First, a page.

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Underwater Volcano is the Largest in the World – Comparable in Size to Olympus Mons on Mars

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A giant volcano the size of New Mexico or the British Isles has been found under the Pacific Ocean, about 1,000 miles (1,600 kilometers) east of Japan, making it the biggest volcano on Earth and one of the biggest in the solar system.

Called Tamu Massif, the giant shield volcano had been thought to be a composite of smaller structures, but now scientists say they must rethink long-held beliefs about marine geology.

“This finding goes against what we thought, because we found that it’s one huge volcano,” said William Sager, a geology professor at the University of Houston in Texas. Sager is lead author in a study about the find that was published this week in the peer-reviewed journal Nature Geoscience.

“It is in the same league as Olympus Mons on Mars, which had been considered to be the largest volcano in the solar system,” Sager told National Geographic.

Tamu Massif is a rounded dome that measures about 280 by 400 miles (450 by 650 kilometers), or more than 100,000 square miles. Its top lies about 6,500 feet (about 2,000 meters) below the ocean surface, while the base extends down to about 4 miles (6.4 kilometers) deep. Tamu Massif dwarfs the largest active volcano on Earth, Mauna Loa in Hawaii, which measures about 2,000 square miles (5,200 square kilometers).

Made of basalt, Tamu Massif is the oldest and largest feature of an oceanic plateau called the Shatsky Rise in the northwestern Pacific Ocean. The total area of the rise is similar to Japan or California.

Sager started studying Tamu Massif about 20 years ago. He named it Tamu Massif because Tamu is short for Texas A&M University, where the scientist worked at the time; massif is French for “massive” and is a scientific term for a large mountain.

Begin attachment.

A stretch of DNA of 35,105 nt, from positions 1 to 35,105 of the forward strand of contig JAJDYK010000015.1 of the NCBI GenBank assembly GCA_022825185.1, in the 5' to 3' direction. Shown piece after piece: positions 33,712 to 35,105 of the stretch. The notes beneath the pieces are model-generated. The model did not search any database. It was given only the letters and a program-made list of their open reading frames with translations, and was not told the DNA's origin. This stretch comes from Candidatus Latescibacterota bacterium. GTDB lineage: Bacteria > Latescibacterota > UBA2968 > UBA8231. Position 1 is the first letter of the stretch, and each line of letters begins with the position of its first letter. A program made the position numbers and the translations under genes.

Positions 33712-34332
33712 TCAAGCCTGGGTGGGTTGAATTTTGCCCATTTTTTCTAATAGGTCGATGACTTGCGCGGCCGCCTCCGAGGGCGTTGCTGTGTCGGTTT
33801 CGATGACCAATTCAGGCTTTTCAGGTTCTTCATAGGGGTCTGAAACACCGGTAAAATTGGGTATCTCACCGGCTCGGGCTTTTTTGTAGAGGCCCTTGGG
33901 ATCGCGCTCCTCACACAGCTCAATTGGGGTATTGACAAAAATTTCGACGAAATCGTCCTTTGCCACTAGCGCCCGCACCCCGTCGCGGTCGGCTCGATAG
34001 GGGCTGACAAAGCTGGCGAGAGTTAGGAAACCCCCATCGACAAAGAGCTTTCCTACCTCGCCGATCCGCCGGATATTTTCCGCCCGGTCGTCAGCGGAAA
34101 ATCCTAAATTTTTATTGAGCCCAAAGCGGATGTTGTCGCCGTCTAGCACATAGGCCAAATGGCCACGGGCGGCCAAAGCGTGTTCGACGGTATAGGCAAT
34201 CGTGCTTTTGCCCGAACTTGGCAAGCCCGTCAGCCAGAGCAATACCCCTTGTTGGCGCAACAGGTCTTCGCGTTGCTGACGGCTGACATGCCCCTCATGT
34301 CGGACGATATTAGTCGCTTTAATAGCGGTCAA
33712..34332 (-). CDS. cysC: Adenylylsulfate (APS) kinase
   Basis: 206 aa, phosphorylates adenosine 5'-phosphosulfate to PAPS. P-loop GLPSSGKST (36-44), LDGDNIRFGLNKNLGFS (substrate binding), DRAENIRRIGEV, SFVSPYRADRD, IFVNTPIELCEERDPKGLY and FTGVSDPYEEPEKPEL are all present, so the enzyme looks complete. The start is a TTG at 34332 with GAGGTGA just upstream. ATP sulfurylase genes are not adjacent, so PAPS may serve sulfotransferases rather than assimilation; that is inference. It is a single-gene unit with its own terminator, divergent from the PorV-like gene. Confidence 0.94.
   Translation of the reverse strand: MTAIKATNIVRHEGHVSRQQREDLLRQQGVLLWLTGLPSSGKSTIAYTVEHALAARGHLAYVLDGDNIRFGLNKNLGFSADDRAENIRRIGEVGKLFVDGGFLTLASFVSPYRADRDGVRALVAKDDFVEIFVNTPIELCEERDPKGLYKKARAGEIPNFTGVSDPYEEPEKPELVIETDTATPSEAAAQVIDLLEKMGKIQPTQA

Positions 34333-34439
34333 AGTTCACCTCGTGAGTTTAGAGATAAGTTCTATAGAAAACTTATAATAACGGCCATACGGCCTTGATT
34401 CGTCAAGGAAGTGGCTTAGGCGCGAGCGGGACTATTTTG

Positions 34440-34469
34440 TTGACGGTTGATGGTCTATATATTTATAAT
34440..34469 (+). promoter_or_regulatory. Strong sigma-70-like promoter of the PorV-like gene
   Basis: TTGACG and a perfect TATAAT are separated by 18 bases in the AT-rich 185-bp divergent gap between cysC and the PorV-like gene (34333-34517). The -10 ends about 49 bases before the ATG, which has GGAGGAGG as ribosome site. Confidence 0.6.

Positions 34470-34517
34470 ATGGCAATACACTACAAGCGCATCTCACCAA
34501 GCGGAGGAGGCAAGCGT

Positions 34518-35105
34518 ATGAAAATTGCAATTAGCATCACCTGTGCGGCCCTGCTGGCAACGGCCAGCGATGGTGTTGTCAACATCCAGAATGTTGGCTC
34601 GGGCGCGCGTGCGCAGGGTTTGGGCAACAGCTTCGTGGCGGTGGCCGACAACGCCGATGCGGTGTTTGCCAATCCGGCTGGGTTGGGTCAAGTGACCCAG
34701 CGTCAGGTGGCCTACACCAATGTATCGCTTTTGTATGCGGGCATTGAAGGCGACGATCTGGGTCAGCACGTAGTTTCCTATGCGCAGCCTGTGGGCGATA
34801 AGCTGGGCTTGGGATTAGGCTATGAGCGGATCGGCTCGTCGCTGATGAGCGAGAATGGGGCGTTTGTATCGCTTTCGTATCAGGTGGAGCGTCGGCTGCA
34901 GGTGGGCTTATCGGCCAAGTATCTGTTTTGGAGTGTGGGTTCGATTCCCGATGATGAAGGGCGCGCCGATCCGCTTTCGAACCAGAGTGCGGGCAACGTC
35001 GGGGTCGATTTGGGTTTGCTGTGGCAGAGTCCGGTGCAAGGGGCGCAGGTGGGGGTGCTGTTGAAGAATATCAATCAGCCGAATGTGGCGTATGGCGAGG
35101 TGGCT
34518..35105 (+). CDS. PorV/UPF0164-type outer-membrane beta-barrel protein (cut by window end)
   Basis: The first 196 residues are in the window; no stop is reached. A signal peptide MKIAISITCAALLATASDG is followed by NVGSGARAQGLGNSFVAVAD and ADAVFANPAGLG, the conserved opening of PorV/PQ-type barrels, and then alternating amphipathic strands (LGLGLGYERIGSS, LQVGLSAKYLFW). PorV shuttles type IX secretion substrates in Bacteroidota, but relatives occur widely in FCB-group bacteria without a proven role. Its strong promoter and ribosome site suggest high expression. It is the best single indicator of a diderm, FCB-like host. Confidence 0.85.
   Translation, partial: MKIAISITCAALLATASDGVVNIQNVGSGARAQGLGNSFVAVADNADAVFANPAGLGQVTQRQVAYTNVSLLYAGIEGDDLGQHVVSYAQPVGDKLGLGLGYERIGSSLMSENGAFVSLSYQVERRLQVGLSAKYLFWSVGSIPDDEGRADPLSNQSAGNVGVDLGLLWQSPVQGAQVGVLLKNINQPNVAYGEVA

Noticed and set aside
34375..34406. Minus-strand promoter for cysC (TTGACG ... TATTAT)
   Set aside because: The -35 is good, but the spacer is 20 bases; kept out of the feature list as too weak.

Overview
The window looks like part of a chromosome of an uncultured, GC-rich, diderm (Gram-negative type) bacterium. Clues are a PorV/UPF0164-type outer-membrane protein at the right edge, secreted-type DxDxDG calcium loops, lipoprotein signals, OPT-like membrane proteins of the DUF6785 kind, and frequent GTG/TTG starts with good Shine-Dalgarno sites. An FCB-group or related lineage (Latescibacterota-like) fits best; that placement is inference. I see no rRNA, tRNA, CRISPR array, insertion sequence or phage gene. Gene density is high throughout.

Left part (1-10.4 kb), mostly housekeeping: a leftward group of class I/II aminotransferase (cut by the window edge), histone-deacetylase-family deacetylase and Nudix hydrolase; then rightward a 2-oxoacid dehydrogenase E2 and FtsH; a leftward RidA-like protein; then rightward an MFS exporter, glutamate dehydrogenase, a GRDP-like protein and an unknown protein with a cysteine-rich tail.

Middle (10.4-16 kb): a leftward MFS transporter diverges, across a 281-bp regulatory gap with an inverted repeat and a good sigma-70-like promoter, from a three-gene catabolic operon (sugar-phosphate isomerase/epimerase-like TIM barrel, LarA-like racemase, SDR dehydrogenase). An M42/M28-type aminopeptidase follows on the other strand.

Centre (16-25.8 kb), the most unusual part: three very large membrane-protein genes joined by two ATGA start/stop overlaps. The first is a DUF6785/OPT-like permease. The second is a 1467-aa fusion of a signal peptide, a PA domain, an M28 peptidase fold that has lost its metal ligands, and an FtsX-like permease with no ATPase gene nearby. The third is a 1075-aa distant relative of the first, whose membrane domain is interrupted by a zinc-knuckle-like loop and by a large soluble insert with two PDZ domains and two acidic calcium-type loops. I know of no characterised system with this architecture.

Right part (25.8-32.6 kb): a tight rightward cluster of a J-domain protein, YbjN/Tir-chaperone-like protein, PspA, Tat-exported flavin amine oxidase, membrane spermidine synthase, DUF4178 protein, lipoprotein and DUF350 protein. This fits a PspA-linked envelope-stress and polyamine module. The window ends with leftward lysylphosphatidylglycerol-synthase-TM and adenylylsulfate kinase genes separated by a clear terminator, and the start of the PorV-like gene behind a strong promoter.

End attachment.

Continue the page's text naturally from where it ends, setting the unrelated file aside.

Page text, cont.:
Scientists had known about the Shatsky Rise since the early 20th century, when it was first mapped, he explained. “We knew it was a big mountain range, but we didn’t know what the structure was like or how it formed,” said Sager.

He added that Tamu Massif is different from classic seamounts, the volcanoes that protrude off the ocean floor around the world by the tens of thousands. Tamu Massif is much larger, with a much more gentle slope than classic seamounts, Sager said.

Near the summit of Tamu Massif, the slope is only around one degree, he said. Down the flank the slope is half a degree, and it’s even less than that near the base. (The average slope of a staircase is 40 degrees, and an easy ski slope is about 10 degrees.) ”If you were standing on the massif, you would have a hard time knowing which way is down,” said Sager.

Finding an Unusual Structure

Scientists had thought the giant Shatsky Rise formed over time as a composite of several volcanoes that grew together, in a process similar to the way the big island of Hawaii was made by the outpourings of five separate volcanoes that were in close proximity.

But when Sager and colleagues looked at seismic data of Tamu Massif, they were surprised at what they found.

“We saw what appear to be lava flows going out from the center of the volcano in all directions, with no obvious large secondary source of volcanism, so that was a surprise,” Sager said.